On January 7th, we hosted Prof. Brian Roberts from the UT Dep’t of Government, who has a different take on money in politics than perhaps what most of us are used to hearing. He began by touching on the history of pertinent court cases and legislation that have led to our current state of campaign finance. Most of the audience found some of what they heard to be quite at odds with what they “knew” going in.
First, a few basics from the history books. Money-in-politics has been a major concern since the Pendelton Act of 1863, which attempted to reduce cronyism within the ranks of civil service. The law eliminated taxing government employees to pay for elections. Initiating Brian’s first rule of money in politics (it will ALWAYS be there), campaigners had to go elsewhere for money and that path led them to corporations. These entities were more than willing to participate in democracy, seeing a return on investment with every contribution. After a decade of this, however, political benefactors became embarrassed by all the money and personal benefits they were receiving on account of this cozy corporate-candidate relationship. President Teddy Roosevelt, who won office on corporate contributions, spoke about this in his 1907 State of the Union speech when he called for a universal tax that would replace corporate money to pay for campaigns. Congress didn’t go that far, but they did pass the Tillman Act (1907) that banned political contributions from corporate treasury money. Then there was the Taft Hartley Act (1947) that bars unions and corporations from making independent expenditures in support of or in opposition to federal candidates.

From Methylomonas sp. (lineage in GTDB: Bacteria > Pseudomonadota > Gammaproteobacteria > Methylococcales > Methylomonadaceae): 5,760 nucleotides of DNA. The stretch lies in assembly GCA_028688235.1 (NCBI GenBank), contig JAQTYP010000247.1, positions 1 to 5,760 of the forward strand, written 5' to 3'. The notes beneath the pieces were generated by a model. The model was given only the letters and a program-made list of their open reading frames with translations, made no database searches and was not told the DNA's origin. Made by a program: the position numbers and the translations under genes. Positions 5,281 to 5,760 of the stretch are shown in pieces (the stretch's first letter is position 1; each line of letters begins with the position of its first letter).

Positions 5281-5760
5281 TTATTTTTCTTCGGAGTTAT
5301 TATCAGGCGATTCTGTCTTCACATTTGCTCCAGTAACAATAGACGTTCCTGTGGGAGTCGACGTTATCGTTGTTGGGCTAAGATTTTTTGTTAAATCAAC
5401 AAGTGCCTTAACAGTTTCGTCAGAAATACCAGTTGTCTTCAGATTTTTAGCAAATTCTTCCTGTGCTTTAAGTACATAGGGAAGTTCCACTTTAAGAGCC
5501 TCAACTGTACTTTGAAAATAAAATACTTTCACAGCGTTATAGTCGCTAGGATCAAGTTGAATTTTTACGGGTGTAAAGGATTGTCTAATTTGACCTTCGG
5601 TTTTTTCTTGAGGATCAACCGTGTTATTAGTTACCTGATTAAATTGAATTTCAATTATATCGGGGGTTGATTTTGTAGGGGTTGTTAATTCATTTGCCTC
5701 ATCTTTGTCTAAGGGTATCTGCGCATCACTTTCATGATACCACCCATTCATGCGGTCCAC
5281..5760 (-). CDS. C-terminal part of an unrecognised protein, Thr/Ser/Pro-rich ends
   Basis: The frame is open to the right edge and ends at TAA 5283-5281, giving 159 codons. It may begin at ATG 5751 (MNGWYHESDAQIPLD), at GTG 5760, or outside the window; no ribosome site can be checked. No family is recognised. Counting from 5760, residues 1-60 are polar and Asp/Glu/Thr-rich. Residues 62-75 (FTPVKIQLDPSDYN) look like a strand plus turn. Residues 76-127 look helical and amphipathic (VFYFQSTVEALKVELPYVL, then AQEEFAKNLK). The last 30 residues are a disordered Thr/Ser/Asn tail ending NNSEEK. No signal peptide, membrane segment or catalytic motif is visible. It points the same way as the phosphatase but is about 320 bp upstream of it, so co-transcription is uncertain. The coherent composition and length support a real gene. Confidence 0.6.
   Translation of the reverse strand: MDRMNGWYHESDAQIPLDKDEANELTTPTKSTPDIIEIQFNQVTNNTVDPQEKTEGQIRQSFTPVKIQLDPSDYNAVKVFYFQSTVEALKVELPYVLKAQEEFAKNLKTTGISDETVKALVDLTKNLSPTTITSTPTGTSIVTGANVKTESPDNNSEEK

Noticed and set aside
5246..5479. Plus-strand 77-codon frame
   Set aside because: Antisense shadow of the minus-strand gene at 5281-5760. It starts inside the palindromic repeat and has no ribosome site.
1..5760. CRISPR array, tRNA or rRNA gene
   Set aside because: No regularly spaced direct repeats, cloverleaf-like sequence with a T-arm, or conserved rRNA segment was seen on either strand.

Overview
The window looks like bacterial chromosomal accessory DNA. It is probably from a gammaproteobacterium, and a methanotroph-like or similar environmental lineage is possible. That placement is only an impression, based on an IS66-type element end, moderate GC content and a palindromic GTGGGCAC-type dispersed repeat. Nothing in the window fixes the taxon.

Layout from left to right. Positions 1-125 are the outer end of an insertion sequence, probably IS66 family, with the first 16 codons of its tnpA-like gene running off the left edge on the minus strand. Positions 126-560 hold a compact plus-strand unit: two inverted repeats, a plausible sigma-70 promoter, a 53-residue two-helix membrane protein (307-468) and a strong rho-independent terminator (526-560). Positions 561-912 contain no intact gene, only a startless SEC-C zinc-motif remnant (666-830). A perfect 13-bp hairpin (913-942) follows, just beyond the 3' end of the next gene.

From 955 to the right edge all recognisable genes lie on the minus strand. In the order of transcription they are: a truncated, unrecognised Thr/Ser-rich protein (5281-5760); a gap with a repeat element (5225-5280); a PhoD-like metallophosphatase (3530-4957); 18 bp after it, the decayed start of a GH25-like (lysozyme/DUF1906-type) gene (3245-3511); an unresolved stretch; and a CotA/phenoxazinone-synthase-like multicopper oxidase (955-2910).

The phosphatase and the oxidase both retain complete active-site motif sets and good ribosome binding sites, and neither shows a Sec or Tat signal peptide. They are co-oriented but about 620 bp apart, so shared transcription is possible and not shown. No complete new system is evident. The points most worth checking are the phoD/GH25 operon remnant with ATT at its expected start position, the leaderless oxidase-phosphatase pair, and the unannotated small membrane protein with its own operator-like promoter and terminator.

Things largely remained the same until the 1960’s, when races were won and lost because of TV or lack of it. Since the 1970’s, the courts and lawmakers have worked feverishly to steer a path between protecting free speech and avoiding corruption. It’s no secret that this path has meandered wildly over the last 40 years coming mostly from attempts to define “free speech” and “corruption.”
To be effective as agents of reform, we need to know as much as we can about what we’re reforming as well as the thinking behind those in power. We won’t be of much help if we assume a mindset in politics that doesn’t exist.
Let’s look at where the Court has been with regard to free speech, and use this opportunity to correct a common misconception. When people say that “money equals free speech” (either sarcastically or seriously) they are usually referring to the 1976 Supreme Court case Buckley v. Valeo. Actually, what the Court said was more like, “since most people get their information from media, and media costs money, then the suppression of spending is equivalent to the suppression of free speech, which is prohibited in the Constitution.” The logic there may still be flawed, but this nuance says more about the justices’ views than does the oversimplified “money equals speech” phrase we hear more often. So what does this mean to the reform community? One example: There are many low-cost or free alternatives to traditional media that didn’t exist in 1976. A properly designed court case could exploit that vulnerability today by insisting that free media breaks the link between money and speech.